Federal bankruptcy officials question Crystal Cathedral compensation [Updated]
Crystal Cathedral, the Orange County megachurch that filed for bankruptcy last month, allowed its chief financial officer to largely avoid federal income taxes by paying the bulk of his salary in the form of a housing allowance. [Updated at 7:12 p.m.: The information is contained in tax records.]
The six-figure housing allowance paid to financial officer Fred Southard -– along with compensation to members of the church founder's family –- are among the expenses questioned by the U.S. trustee's office and the creditors' committee assessing the bankruptcy case.
The documents also suggest that the church paid at least three insiders for redundant duties. The filings give the first look into the long-questioned financial practices of the Garden Grove church, which employs more than a dozen family members and in-laws of founder Robert H. Schuller.
The Crystal Cathedral has cited the weak economy and a 24% drop in donations in 2009 for its financial problems. More than 550 creditors are owed $50 million to $100 million, according to the initial bankruptcy filing last month.
According to court documents, longtime financial director Fred Southard received $132,019 out of his total $144,261 compensation in the form of a housing allowance last year.
Southard has been the Crystal Cathedral's chief financial officer since 1978 and owns a home in Newport Beach valued at $2.3 million.
Federal tax law allows religious organizations to give a housing allowance to "ordained, commissioned or licensed ministers" who perform certain duties for the church. The allowance is exempt from federal income tax.
The Reformed Church in America, to which the Crystal Cathedral belongs, had no record of Southard being commissioned or ordained as a pastor, according to a spokeswoman.
Southard told The Times on Wednesday that he was ordained as a minister by the Crystal Cathedral about 10 years ago and has taken the bulk of his compensation in the form of a housing allowance since then.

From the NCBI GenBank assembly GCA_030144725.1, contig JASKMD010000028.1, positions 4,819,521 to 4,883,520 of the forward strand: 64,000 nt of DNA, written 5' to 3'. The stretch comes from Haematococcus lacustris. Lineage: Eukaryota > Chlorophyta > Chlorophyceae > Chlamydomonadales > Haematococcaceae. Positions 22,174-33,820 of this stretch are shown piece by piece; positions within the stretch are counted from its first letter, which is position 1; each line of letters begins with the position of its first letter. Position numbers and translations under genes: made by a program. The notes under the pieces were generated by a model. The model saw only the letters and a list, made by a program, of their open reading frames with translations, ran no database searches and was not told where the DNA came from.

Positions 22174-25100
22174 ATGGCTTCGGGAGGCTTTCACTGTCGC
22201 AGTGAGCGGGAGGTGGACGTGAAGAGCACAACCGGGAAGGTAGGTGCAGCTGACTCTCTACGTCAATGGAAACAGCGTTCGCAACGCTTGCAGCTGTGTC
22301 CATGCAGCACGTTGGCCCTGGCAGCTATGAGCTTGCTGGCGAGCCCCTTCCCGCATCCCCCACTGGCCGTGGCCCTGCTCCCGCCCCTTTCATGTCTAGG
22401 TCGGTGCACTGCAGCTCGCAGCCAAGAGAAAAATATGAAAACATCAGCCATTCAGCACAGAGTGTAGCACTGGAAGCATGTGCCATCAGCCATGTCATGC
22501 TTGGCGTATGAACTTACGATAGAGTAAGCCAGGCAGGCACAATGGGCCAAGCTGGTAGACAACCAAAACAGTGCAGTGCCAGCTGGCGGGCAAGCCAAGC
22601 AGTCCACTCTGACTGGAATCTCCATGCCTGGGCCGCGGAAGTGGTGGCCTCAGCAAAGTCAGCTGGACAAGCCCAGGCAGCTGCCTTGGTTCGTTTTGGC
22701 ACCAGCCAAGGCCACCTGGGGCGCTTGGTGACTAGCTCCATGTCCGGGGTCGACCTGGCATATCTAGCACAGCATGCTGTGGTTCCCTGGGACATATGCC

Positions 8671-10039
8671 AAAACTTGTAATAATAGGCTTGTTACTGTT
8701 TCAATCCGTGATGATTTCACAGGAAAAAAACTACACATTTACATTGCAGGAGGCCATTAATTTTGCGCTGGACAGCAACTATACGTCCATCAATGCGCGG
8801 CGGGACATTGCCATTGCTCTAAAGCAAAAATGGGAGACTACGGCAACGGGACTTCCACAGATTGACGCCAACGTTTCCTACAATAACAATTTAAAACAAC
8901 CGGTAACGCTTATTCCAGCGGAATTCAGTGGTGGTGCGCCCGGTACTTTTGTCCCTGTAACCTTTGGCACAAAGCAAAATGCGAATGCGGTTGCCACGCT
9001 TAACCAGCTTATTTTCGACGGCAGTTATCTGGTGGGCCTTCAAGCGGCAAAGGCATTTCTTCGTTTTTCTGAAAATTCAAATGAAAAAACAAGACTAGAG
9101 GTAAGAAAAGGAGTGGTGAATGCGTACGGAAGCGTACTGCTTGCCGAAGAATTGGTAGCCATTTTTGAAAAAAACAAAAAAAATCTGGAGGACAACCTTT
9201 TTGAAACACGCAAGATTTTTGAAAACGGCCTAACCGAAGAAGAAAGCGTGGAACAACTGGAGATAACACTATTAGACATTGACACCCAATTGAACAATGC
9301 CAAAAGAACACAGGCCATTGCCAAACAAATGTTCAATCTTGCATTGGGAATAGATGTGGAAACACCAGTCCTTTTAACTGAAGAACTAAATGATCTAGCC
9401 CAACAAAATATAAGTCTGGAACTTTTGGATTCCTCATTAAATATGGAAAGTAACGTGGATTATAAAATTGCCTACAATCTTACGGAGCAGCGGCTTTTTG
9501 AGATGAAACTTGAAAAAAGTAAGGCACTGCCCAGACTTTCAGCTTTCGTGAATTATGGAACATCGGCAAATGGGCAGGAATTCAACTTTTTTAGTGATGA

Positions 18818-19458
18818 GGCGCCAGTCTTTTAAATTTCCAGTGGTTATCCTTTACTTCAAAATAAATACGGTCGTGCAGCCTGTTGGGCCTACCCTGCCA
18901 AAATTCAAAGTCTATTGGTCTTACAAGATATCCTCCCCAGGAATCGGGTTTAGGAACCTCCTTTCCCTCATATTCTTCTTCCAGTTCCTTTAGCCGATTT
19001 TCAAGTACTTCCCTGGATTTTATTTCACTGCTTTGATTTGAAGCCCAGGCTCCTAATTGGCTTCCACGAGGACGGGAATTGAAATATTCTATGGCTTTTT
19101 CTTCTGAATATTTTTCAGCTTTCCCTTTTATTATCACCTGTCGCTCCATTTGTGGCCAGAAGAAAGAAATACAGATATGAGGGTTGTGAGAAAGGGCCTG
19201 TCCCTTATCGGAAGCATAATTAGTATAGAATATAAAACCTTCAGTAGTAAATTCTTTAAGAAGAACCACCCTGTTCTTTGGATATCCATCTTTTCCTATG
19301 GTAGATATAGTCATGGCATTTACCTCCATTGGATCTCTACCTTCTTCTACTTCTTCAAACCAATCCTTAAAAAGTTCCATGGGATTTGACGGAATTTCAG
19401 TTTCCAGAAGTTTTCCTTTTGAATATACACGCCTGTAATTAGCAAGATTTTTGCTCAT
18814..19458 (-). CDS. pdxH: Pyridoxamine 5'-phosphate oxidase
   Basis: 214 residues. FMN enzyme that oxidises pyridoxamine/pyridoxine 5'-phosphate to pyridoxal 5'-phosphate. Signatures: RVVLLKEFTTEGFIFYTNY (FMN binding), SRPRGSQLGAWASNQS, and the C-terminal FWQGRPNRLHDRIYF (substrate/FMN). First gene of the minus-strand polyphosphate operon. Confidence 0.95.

"That's what ministers are allowed to do, and so it's to the individual's advantage to do that," he said.
He said that apart from his duties as finance officer, he occasionally preached and led a weekly Bible study over the years.
[Updated at 7:12 p.m.: Southard said that other church employees who were ordained ministers also received housing allowances but that he was unsure who or how much.]
“I doubt that many would spend what I do, because most people don’t live in the area I do,” he said
The U.S. trustee's office did not address tax issues in an objection it filed to Southard's compensation package, but questioned why Southard should be employed as director of finance as the bankruptcy goes forward, when the church also employs a full-time accountant.
It also suggested that Southard should not even receive the allowance.
"There is no justification whatsoever for a housing allowance of this amount," according to the documents. "Mr. Southard has failed to explain why such a housing allowance is necessary or appropriate, given this debtor is in Chapter 11 and suffering financial difficulties."
The trustee and creditors committee also objected to compensation for the church's director of programming, Gretchen Penner, who is Schuller's daughter, and Penner's mother-in-law, Neva Penner Klaassen, the programming manager.
The church requested approval to pay Penner an annual salary of $69,525 and Klaassen a salary of $55,099 while the bankruptcy proceedings are in progress.
-- Abby Sewell and Nicole Santa Cruz
Photo: Crystal Cathedral in Garden Grove. Credit: Anne Cusack/Los Angeles Times